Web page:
quantitative research refers to the systematic empirical investigation of quantitative properties and phenomena and their relationships. The objective of quantitative research is to develop and employ mathematical models, theories and/or hypotheses pertaining to phenomena. The process of measurement is central to quantitative research because it provides the fundamental connection between empirical observation and mathematical expression of quantitative relationships.
Statistical surveys were used to collect quantitative information about items in a population. Surveys of human populations and institutions are common in political polling and government, health, social science and marketing research. The survey focused on opinions or factual information depending on its purpose, and involved administering questions to individuals. When the questions were administered by a researcher, a structured interview or a researcher-administered survey prwsented itself.
ALTERNATIVE RESEARCH METHODOLOGIES:
Name: yasir arafat
School F.G boys secondary school chattar
1. A 5. A
2. A 6. A
3. A 7. A
4. A 8. A
9. Ans: the tenses should be taught in such a way that the students must not be asked to memorise the rules but to be able to use them properly. In this way an internal grammar would be generated which would be helpful in communication rather than a hinderance.
10. Ans: In the beginning the teacher should try to gain the attention and interest among the students by explaining the similarities between English language and the native language. Then he should try to teach English tenses in English.
Name: Zahid Ali School: F.G school Malpur Ibd.
Name: Kamran School: Madina Model College
1. B 5. A
2. A 6. A
3. A 7. A
4. A 8. A
9. Ans: The students should first know the basic things of grammar like parts of speech and then sentence structure and then move on to tenses. And the tenses should be in such and order that they should move from easy to difficult.
10. Ans: Tenses teaching should be made interesting and the teacher should first motivate the students in this regard. The students should be asked to make use of every tense they go through.
To develop one’s speech means to acquire essential patterns of speech and grammar patterns in particular. Children must use these items automatically during speech-practice. The automatic use of grammar items in our speech (oral and written) supposes mastering some particular skills – the skills of using grammar items to express one’s own thoughts, in other words to make up your sentences.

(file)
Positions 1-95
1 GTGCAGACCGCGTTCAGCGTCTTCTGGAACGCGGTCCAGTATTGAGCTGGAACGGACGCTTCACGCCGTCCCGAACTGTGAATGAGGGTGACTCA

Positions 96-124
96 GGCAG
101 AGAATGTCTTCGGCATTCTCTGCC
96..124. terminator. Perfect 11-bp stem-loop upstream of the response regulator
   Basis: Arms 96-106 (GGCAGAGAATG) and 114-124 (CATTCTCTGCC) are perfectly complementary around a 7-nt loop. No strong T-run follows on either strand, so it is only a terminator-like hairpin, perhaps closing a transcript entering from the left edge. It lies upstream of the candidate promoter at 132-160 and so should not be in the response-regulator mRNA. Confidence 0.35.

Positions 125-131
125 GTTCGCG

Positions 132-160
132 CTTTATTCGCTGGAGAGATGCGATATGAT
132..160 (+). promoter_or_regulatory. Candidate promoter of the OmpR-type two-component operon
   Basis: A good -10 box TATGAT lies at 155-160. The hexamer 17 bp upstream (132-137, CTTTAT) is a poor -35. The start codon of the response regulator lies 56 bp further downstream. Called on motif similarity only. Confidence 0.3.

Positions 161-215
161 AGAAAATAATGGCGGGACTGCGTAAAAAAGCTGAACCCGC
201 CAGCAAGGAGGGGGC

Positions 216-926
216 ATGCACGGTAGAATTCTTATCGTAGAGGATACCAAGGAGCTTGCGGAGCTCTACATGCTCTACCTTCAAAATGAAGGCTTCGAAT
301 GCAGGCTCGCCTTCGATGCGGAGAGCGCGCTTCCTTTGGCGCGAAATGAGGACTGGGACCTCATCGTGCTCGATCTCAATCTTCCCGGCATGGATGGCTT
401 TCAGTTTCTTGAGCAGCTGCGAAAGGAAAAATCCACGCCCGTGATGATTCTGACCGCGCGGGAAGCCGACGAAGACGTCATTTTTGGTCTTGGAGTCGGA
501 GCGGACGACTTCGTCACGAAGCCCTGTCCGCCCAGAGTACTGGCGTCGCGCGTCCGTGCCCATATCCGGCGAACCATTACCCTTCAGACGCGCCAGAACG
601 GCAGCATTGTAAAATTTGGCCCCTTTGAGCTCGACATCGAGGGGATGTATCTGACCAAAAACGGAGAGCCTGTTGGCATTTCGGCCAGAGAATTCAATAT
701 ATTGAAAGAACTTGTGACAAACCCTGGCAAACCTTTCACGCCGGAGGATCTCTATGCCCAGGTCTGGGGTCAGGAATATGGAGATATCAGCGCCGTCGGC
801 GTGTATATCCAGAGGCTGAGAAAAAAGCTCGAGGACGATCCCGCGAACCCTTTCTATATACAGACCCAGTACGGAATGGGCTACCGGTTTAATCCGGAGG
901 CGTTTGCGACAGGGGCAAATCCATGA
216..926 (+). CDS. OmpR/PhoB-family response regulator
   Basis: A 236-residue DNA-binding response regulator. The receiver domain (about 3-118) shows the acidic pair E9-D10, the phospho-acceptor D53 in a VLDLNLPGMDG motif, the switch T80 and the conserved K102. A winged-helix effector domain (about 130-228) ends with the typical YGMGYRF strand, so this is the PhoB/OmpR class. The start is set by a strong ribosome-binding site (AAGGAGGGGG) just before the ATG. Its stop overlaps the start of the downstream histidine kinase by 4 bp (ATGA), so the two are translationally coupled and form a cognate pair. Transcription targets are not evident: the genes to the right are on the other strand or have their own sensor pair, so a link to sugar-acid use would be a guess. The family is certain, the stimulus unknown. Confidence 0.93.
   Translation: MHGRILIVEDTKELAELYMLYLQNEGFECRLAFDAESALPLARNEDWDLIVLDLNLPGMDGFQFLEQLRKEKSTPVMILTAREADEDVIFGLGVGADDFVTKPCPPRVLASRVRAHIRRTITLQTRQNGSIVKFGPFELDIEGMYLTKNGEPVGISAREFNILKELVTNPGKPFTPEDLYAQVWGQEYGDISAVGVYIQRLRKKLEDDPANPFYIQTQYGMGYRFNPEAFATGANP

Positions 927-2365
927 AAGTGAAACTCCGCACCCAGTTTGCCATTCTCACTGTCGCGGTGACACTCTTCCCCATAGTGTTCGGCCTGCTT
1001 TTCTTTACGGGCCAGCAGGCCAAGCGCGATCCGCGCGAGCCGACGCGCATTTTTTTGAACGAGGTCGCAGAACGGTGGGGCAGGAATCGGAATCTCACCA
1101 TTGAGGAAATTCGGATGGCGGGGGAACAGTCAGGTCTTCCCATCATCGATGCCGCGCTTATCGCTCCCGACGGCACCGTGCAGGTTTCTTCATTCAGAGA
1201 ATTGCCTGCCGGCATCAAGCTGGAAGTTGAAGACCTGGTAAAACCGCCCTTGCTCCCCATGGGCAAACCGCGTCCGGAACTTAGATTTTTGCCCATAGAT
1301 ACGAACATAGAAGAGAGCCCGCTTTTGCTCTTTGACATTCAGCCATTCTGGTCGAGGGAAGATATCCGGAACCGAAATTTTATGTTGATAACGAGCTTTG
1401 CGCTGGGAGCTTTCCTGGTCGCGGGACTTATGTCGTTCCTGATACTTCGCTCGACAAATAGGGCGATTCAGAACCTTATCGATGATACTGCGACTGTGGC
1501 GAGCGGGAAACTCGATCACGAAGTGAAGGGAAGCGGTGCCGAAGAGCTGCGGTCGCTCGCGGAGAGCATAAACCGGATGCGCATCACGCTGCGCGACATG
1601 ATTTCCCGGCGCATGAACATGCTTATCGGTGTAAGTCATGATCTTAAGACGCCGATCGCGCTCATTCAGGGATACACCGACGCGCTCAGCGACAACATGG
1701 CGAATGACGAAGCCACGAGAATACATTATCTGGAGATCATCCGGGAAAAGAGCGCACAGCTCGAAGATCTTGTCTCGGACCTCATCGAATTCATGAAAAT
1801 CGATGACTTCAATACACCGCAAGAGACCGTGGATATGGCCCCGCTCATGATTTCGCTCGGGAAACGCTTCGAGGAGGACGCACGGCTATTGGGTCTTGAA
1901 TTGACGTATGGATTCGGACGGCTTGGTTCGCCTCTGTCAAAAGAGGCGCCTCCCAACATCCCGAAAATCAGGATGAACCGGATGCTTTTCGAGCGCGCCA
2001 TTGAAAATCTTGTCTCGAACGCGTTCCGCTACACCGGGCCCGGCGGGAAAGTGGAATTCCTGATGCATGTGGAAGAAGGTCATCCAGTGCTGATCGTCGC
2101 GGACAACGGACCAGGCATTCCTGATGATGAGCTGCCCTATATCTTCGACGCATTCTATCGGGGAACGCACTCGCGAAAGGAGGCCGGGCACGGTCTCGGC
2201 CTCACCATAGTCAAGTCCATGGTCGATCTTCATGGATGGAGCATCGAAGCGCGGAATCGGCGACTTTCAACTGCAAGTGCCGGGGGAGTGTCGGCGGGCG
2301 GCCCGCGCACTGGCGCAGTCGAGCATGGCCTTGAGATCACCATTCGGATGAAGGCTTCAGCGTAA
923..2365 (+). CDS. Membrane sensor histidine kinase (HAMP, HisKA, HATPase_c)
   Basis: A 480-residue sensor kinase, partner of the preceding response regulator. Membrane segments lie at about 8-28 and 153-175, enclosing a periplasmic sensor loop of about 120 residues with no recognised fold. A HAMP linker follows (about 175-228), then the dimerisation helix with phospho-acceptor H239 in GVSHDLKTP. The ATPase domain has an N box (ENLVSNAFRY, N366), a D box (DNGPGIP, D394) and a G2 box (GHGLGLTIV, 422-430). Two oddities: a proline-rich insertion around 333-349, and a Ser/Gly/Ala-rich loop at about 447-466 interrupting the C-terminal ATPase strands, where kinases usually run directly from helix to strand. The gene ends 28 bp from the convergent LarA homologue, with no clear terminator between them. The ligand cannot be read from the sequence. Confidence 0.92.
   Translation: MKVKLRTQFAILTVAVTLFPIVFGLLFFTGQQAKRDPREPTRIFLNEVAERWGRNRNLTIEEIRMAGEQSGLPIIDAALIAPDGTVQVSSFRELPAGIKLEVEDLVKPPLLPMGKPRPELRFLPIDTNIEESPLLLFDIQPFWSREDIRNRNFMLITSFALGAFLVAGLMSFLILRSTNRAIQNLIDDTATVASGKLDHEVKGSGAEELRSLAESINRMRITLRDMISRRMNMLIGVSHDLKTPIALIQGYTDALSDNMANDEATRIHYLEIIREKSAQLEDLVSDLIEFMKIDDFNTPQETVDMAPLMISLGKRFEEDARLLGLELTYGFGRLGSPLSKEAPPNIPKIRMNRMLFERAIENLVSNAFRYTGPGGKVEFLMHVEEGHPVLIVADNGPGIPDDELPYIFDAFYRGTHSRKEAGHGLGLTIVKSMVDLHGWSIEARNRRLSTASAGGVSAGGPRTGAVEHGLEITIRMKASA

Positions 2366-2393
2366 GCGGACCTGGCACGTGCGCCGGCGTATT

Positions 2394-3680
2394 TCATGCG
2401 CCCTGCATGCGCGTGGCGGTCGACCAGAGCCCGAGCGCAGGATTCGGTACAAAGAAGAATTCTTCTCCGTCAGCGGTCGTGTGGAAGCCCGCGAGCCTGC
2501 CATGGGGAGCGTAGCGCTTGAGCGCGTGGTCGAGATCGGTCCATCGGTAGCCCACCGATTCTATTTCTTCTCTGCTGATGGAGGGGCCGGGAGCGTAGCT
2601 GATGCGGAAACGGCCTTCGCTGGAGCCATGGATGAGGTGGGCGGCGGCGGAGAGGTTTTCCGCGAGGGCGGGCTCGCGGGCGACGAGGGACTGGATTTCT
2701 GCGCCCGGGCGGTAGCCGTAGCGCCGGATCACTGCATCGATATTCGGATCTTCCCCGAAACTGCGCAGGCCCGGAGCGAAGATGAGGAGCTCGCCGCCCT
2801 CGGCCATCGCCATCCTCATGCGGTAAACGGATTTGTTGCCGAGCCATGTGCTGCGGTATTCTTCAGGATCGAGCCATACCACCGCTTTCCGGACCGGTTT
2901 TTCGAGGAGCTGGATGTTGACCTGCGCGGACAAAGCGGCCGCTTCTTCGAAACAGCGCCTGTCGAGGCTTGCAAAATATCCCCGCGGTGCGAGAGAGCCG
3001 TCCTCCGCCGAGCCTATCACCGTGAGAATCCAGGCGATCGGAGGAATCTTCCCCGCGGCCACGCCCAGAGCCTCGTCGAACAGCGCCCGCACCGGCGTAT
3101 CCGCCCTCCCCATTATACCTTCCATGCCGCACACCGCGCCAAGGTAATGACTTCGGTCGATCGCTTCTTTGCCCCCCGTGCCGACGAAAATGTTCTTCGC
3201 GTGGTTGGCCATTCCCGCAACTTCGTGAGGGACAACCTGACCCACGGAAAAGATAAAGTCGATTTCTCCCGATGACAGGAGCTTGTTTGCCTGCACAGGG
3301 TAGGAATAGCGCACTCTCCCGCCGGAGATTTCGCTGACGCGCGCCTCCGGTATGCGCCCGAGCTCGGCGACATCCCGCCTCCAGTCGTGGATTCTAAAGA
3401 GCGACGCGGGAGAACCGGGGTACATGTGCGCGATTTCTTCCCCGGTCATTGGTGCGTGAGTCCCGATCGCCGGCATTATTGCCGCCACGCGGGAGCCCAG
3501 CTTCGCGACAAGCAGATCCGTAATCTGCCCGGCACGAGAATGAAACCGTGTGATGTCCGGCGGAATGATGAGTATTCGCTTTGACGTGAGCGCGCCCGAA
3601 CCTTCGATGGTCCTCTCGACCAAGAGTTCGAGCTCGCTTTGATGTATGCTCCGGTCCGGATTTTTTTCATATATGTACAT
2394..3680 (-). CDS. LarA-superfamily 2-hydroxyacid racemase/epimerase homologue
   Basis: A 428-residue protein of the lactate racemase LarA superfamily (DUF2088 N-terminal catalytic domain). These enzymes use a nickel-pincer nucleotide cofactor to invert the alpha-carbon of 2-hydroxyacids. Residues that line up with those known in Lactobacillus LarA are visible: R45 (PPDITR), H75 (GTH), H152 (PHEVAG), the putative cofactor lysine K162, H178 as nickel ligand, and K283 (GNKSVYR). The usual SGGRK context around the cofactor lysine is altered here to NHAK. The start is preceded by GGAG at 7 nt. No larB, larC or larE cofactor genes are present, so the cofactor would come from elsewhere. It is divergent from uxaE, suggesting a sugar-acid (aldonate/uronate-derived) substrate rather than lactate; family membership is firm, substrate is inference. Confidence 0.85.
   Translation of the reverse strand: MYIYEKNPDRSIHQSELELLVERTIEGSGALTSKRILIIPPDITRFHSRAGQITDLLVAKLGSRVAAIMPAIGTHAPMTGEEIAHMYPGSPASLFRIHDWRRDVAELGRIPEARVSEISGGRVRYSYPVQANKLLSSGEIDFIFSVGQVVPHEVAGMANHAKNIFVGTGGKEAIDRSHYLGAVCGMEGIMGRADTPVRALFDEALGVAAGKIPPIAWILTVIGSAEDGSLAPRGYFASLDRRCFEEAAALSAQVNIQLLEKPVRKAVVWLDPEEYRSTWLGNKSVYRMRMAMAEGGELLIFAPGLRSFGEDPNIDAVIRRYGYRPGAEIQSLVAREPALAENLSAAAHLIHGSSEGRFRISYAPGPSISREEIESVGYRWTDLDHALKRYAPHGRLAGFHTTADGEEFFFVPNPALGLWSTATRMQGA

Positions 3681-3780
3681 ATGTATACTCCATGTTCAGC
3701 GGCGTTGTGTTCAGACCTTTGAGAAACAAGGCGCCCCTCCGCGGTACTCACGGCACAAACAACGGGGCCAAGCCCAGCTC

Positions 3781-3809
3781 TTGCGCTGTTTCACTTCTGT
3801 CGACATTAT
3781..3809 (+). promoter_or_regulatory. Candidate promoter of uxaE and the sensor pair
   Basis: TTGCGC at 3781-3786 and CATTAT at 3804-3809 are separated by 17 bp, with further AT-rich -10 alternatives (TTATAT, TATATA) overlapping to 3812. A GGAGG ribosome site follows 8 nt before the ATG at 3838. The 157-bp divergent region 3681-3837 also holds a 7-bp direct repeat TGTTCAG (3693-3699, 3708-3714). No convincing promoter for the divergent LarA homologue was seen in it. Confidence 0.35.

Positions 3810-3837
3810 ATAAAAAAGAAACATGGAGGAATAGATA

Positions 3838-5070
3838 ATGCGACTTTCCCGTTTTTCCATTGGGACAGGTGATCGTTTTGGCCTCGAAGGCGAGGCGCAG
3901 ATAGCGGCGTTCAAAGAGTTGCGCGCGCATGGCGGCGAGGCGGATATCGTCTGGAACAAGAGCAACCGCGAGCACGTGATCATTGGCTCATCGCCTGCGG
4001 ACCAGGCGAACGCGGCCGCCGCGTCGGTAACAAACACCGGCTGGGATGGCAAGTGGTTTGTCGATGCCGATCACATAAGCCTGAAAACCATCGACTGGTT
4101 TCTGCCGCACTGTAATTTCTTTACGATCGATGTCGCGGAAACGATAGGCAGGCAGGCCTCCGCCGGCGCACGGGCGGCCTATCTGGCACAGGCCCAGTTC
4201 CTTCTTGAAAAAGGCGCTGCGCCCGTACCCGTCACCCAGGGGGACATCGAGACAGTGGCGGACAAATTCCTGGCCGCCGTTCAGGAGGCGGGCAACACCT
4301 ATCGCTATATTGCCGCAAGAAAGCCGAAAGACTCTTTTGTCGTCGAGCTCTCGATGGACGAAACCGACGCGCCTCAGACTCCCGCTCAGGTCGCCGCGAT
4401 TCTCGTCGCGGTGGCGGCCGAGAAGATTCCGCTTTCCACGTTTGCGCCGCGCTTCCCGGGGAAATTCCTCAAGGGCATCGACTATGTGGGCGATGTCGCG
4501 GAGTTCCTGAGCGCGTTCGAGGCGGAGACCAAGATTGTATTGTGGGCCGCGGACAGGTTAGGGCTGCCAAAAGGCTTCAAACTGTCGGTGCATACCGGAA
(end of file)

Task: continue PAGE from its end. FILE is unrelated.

We must get so-called reproductive or active grammar skills.
A skill is treated as an automatic part of awareness. Automatization of the action is the main feature of a skill.
The nature of Automatization is characterized by that psychological structure of the action which adopts to the conditions of performing the action owing frequent experience. The action becomes more frequent, correct and accurate and the number of the operations is shortened while forming the skill the character of awareness of the action is changing, i.e. fullness of understanding is paid to the conditions and quality of performing to the control over it and regulation.
To form some skills is necessary to know that the process of the forming skills has some steps:
– Only some definite elements of the action are automatic.
– The Automatization occurs under more difficult conditions, when the child can’t concentrate his attention on one element of the action.
– The whole structure of the action is improved and the automatization of its separate components is completed.
What features do the productive grammar skills have?
During our speech the reproductive grammar skills are formed together with lexis and intonation, they must express the speaker’s intentions.
The actions in the structural setting of the lexis must be learnt.
The characteristic feature of the reproductive grammar skills is their flexibility. It doesn’t depend on the level of Automatization, i.e. on perfection of skill here mean the original action: both the structure of sentence, and forms of the words are reproduced by the speaker using different lexical material. If the child reproduces sentences and different words, which have been learnt by him as “a ready-made thing” he can say that there is no grammar skill. Learning the ready-made forms, word combinations and sentences occurs in the same way as learning lexis.
The grammar skill is based on the general conclusion. The grammar action can and must occur only in the definite lexical limits, on the definite lexical material. If the pupil can make up his sentence frequently, accurately and correctly from the grammatical point of view, he has got the grammar skill.